• A chronology is a tool for a professional to use while working with a service user and professionals, and a tool for a service user to help understand their own life, and any relevant patterns - in other words, a wholly practice-based document;
  • It also has a key role in assessments, as a point of reference for the completed assessment as well as an analytical tool to help create the assessment in the first place.

Significant Events - helpful tips:

  • Focus on events and changes in circumstances that had a positive or negative impact on the child;
  • Start from the date of birth of the most significant person to the child’s story (this may be a grandmother or the parents);
  • Only include any type of visit if something significant happened;
  • Don’t clutter up the chronology by copying and pasting case notes or including lists of dates of visits;
  • Multiple significant events may be grouped together i.e.: Between April - June 2012 there were 23 incidents of absconding which increased in frequency and duration each week, rather than listing all 23 separate incidents;
  • If events are significant they require a response - a chronology of incidents with no details of what was done raises questions about the SW involvement;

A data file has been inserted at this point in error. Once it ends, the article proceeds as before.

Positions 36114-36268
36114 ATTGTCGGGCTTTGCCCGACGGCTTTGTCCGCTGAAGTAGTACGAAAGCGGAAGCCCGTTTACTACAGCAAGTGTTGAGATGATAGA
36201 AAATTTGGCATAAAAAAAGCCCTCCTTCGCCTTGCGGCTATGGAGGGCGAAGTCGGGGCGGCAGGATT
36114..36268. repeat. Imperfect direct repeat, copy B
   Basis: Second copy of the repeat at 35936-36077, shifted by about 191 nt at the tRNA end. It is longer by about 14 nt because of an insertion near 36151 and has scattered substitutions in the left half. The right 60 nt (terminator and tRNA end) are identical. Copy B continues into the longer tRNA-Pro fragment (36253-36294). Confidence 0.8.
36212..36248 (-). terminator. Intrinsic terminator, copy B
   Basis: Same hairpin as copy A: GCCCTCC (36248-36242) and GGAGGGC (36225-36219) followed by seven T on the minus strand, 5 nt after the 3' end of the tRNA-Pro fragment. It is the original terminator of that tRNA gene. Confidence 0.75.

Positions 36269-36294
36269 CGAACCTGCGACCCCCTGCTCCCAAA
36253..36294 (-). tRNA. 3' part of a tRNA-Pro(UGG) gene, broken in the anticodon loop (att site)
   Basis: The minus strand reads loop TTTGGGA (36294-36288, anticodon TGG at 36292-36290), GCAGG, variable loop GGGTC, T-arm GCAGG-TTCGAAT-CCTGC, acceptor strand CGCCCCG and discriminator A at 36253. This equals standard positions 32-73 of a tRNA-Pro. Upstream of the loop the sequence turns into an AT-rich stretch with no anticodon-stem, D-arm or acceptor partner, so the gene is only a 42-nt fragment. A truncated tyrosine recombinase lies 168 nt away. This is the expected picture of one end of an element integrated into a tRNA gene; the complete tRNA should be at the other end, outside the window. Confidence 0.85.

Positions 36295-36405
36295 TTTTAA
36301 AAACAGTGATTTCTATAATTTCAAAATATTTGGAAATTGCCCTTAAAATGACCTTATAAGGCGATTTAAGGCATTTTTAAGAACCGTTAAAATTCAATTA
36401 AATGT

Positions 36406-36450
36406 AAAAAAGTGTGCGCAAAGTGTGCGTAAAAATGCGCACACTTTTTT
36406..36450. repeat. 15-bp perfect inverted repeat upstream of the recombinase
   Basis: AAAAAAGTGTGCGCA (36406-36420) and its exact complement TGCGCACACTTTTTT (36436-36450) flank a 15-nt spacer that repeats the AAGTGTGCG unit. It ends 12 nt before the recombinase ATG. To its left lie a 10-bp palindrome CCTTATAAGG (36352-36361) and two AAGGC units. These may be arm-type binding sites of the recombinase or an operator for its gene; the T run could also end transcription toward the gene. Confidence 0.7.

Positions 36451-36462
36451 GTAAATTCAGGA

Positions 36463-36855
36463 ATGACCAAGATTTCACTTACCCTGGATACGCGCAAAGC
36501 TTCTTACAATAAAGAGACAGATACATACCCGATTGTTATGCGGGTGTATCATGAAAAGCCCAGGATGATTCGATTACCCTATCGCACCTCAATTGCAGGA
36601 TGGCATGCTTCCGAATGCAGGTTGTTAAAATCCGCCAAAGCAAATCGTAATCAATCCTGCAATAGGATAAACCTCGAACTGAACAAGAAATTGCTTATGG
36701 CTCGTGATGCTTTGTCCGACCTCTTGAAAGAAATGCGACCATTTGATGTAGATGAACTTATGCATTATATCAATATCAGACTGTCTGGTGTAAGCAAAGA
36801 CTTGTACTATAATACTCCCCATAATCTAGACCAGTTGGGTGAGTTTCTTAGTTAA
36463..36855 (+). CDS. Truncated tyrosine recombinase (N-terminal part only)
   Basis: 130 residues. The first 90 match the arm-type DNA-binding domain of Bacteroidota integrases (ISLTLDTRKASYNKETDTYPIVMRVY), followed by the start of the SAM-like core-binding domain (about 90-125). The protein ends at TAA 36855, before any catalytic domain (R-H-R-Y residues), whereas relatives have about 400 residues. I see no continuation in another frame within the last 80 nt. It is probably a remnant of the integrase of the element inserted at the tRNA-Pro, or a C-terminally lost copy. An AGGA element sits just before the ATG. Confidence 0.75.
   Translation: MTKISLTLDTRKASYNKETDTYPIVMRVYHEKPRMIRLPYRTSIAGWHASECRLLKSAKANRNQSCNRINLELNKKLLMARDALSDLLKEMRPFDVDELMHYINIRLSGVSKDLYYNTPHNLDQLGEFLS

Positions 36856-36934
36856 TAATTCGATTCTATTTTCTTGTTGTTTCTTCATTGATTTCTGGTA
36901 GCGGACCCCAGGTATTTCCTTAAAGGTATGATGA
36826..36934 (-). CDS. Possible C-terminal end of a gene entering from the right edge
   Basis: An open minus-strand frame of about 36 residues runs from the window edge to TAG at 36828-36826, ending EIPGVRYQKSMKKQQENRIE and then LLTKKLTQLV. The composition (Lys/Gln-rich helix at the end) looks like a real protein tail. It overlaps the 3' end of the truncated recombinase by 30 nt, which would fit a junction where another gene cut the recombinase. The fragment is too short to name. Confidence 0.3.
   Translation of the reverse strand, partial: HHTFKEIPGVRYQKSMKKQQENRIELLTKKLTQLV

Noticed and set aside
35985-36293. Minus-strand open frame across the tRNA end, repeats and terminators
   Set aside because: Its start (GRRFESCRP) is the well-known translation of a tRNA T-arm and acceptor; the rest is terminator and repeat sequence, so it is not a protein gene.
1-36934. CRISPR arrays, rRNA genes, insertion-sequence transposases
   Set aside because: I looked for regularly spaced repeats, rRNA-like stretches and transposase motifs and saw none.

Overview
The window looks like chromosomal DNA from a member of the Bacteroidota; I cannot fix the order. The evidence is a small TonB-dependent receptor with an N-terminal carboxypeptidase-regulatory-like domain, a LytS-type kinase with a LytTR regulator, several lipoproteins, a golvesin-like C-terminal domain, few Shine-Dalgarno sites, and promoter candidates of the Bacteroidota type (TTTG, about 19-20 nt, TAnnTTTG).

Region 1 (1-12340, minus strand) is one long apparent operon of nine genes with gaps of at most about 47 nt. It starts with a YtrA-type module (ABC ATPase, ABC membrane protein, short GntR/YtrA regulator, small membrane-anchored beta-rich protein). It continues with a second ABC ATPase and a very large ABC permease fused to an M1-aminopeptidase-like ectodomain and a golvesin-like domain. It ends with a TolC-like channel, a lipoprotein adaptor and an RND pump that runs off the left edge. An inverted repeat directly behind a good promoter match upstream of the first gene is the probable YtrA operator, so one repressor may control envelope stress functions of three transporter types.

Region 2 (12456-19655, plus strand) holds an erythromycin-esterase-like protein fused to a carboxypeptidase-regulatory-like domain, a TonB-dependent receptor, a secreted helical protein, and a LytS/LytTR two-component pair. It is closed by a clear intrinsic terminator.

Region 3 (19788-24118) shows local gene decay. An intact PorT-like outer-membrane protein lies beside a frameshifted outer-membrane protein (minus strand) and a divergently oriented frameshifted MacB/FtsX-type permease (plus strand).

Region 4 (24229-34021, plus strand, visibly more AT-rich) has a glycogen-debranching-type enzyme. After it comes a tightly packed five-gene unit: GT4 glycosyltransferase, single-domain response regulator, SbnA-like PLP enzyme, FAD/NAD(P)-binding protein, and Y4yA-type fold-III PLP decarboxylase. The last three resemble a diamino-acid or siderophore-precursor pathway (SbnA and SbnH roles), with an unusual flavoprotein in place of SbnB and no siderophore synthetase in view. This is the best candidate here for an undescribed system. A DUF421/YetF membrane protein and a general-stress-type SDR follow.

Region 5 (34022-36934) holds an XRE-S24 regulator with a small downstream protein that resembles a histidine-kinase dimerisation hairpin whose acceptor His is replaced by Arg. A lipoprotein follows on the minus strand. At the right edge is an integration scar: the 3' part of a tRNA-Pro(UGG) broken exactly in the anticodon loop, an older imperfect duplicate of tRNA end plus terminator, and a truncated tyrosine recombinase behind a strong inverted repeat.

• If there was no action, explain why not;
  • Where relevant, bring together information from a variety of sources and always identify the source;
  • Always reference other documents clearly;
  • All open cases should have an up to date chronology and this should be a priority if one is missing or out of date.

What are significant events - this is not an exhaustive list:

  • Family history, births, marriages, new partner, separations, bereavements, changes in household composition, employment/unemployment & homelessness;
  • Referral history & outcomes;
  • Evidence of engagement or non-engagement with agencies;
  • Education, behaviour, exclusions, admissions, missed appointments;
  • Domestic abuse incidents;
  • Substance misuse issues;
  • Criminal Justice activity, parents, carer or YP;
  • Statutory meeting i.e. ICPC/RCPC & outcome;
  • Periods subject to LAC process;
  • Missing episodes of child or family member.
  • Concerns Re suspected specific issues CSE or Trafficking;
  • History relating to violence including convictions for such;
  • Any concerns Re Vulnerable Adults;
  • CP enquiries & outcomes;
  • Court appearances, hearing and orders;
  • Key management decisions and brief reasons;
  • Any other relevant concerns or positive improvements;
  • Sex Offender Registration - known to MAPPA or MARAC;
  • Disability, illness & mental health;
  • A&E attendance, hospital;
  • Relocations;
  • School changes;

Click here to view the Chronology template - Chronology template, WF and for court